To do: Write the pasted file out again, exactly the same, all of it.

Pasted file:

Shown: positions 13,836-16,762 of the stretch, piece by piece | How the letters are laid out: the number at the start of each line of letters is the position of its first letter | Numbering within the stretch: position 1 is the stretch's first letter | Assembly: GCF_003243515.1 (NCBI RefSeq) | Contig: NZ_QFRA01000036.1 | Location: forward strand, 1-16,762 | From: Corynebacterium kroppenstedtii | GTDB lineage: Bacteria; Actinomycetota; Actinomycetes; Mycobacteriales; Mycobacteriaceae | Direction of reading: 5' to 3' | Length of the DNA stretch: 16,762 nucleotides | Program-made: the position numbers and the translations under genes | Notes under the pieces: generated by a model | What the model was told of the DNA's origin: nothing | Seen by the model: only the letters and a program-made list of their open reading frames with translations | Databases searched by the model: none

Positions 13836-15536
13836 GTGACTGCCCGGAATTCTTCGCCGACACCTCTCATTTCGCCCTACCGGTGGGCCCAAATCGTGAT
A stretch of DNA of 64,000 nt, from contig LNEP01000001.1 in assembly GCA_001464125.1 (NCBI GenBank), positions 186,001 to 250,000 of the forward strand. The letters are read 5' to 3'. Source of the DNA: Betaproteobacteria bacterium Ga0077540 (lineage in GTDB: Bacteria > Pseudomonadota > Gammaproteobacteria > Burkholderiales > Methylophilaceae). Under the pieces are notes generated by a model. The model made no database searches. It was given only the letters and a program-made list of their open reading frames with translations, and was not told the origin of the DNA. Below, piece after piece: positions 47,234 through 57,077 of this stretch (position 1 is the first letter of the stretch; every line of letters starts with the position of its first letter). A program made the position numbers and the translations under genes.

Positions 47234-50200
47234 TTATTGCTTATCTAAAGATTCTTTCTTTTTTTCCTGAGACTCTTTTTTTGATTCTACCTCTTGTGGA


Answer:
Shown: positions 13,836-16,762 of the stretch, piece by piece | How the letters are laid out: the number at the start of each line of letters is the position of its first letter | Numbering within the stretch: position 1 is the stretch's first letter | Assembly: GCF_003243515.1 (NCBI RefSeq) | Contig: NZ_QFRA01000036.1 | Location: forward strand, 1-16,762 | From: Corynebacterium kroppenstedtii | GTDB lineage: Bacteria; Actinomycetota; Actinomycetes; Mycobacteriales; Mycobacteriaceae | Direction of reading: 5' to 3' | Length of the DNA stretch: 16,762 nucleotides | Program-made: the position numbers and the translations under genes | Notes under the pieces: generated by a model | What the model was told of the DNA's origin: nothing | Seen by the model: only the letters and a program-made list of their open reading frames with translations | Databases searched by the model: none

Positions 13836-15536
13836 GTGACTGCCCGGAATTCTTCGCCGACACCTCTCATTTCGCCCTACCGGTGGGCCCAAATCGTGAT
A stretch of DNA of 64,000 nt, from contig LNEP01000001.1 in assembly GCA_001464125.1 (NCBI GenBank), positions 186,001 to 250,000 of the forward strand. The letters are read 5' to 3'. Source of the DNA: Betaproteobacteria bacterium Ga0077540 (lineage in GTDB: Bacteria > Pseudomonadota > Gammaproteobacteria > Burkholderiales > Methylophilaceae). Under the pieces are notes generated by a model. The model made no database searches. It was given only the letters and a program-made list of their open reading frames with translations, and was not told the origin of the DNA. Below, piece after piece: positions 47,234 through 57,077 of this stretch (position 1 is the first letter of the stretch; every line of letters starts with the position of its first letter). A program made the position numbers and the translations under genes.

Positions 47234-50200
47234 TTATTGCTTATCTAAAGATTCTTTCTTTTTTTCCTGAGACTCTTTTTTTGATTCTACCTCTTGTGGA